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Title: Dyslexia - cultural differences or universal origin?
Authors: Lim, Kai Lynn.
Tay, Qin Yue.
Chong, Claudia Pick Yee.
Keywords: DRNTU::Humanities
Issue Date: 2013
Abstract: In this paper, we attempt to address and reconcile the differences between the apparent incompatibility between behavioural and neuroimaging findings in the field of dyslexia. Specifically, we examined research findings on the similarities and differences in the manifestation of various deficits shown by readers from different cultures. This then led us to explore the neurological basis of dyslexia. While it first appears that the underlying neurological basis of dyslexia is non-universal as evident by research findings indicating different activations of brain regions for dyslexics from different cultures, recent findings have provided strong evidence that these inconsistent findings may be due to methodological differences and that dyslexia does have a universal neurological basis. This suggests that the differences in the behavioural symptoms of dyslexic readers from different cultures are not due to neurological differences but can possibly be attributed to the different characteristics of individual language system. In other words, as normal readers from different cultures are able to specialize in their culture’s language systems, they show different brain activations. On the other hand, dyslexic readers are unable to specialize in their own language systems and therefore, they share common brain activations. In sum, dyslexia is manifested in different behavioural forms across different cultures only because each language system has its own unique characteristics. More importantly, a review of current literature has led us to conclude that the underlying basis of dyslexia has a universal neurological origin.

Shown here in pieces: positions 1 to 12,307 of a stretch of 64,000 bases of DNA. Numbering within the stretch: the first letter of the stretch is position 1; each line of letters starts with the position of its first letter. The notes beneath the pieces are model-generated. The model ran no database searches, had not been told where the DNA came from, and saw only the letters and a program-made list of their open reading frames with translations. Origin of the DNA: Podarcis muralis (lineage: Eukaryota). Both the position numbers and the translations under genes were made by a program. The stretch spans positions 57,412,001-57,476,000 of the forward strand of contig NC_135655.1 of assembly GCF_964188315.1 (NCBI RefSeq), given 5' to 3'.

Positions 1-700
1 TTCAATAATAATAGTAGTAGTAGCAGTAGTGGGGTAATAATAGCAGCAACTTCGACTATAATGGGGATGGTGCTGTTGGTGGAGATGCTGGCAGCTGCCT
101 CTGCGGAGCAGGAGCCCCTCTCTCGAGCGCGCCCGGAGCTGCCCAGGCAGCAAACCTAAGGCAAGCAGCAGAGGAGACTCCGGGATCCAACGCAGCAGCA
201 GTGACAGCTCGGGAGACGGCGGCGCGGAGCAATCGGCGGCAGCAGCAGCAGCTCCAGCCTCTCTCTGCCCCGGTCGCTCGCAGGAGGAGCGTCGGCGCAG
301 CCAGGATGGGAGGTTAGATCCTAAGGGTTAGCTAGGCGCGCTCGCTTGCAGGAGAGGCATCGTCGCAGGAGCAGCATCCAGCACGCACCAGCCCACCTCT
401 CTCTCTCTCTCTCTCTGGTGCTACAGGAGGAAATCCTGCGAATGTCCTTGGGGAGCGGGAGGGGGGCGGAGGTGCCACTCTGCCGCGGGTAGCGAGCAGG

Rights: Nanyang Technological University
Fulltext Permission: restricted
Fulltext Availability: With Fulltext
Appears in Collections:HSS Student Reports (FYP/IA/PA/PI)

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